Feminism has been on the rise for quite a while now, and it’s about time we start pushing back against the patriarchy that has become so ingrained in our society; this starts with noticing and criticizing the discriminatory practices around us. Among many others, advertising is a field in which we see a lot of misogyny. Women are consistently over sexualized in ads in an attempt to sell a product. Both men and women can be targeted through this discriminatory strategy, and the saddest part is, sometimes these ads can actually be effective.
Sexual content in ads has been proven as an effective mode of persuasion. In a matter of years, sales of products like Duke & Sons cigarettes and Woodbury’s Facial Soap skyrocketed after they began to use sexually charged images in their ads. These success stories explain why companies continue to use sex in advertising, even when promoting mainstream products that aren’t traditionally associated with sex. Since the extent of sexual advertising has become more prevalent and explicit over the years, it is important to recognize its manifestations.
According to Tom Reichert, the most commonly identified forms of sexual content in ads are nudity, physical attractiveness, suggestive behavior and interaction, setting, context and camera effects. When it comes to food, it seems like advertisers have tried to execute all of these with women: we’ve seen a woman pouring beer all over her chest, appearing sexually pleased by the mere taste of a burger, not wearing any clothes, be without the actual product itself, and sexual innuendos galore. Why is it okay for women to be portrayed in such a sexual manner when promoting food? (Hint: it isn’t.)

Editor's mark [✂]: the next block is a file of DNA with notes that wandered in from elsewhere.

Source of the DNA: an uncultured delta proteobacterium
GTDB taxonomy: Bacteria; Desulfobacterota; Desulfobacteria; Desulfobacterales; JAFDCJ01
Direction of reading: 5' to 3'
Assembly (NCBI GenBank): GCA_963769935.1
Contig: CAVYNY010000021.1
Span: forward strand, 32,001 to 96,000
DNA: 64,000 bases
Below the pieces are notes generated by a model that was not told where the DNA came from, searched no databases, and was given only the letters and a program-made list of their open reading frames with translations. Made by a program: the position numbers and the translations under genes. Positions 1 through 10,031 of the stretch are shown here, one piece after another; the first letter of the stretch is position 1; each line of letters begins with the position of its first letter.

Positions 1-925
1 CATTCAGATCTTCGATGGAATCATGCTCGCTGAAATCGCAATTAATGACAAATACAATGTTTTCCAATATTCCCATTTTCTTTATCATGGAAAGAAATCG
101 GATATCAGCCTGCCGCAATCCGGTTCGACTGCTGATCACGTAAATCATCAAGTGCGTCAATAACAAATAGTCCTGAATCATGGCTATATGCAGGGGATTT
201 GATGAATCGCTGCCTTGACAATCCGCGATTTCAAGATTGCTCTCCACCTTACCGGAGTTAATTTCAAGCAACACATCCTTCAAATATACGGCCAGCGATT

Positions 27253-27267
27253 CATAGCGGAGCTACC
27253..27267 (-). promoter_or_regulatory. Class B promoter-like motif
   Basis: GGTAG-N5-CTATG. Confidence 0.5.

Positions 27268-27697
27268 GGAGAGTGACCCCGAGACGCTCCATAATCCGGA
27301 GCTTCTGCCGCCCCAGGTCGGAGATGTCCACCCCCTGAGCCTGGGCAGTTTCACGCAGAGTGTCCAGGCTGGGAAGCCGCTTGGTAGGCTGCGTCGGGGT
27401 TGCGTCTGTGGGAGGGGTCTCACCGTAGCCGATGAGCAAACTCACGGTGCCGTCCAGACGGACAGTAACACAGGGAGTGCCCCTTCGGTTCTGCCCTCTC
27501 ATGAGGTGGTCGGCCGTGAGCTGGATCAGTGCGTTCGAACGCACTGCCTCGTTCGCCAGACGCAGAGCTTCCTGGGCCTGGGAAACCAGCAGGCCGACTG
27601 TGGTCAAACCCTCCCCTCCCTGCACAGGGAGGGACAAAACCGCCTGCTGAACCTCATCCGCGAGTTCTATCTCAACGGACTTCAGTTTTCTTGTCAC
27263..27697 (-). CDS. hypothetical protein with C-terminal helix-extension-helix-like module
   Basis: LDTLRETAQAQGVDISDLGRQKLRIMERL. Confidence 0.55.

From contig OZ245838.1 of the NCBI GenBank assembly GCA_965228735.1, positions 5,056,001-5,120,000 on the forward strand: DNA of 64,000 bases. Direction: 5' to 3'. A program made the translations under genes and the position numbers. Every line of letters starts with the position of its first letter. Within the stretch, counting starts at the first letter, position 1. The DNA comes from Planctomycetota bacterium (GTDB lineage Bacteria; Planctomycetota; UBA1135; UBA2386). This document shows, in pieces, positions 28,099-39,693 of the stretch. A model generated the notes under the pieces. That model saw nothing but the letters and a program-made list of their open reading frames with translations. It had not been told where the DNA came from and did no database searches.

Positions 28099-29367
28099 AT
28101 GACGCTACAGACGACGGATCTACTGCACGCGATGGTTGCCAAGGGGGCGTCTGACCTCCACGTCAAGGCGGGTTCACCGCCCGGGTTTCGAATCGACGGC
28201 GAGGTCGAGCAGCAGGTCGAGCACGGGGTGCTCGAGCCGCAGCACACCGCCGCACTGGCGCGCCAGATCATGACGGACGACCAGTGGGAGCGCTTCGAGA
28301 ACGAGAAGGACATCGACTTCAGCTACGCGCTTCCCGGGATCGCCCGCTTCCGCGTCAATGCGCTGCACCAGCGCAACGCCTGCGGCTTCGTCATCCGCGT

The persistence of this practice has led to a lot of research on what really happens when a consumer sees an advertisement. This process usually includes awareness, attention, liking, comprehension, receptivity, and persuasion. The presence of sexual content, therefore, can either distract or entice a viewer when processing an ad’s message. Studies have shown that sexual content in advertising tends to attract a viewer, but can sometimes be sidetracking–instead of calling attention to the product. The outcome usually depends on a combination of variables that differ by consumer, such as: product relevance, respondent sex, and respondent personality. Further investigation is still necessary for elaboration on the effects of sexual appeals in advertising.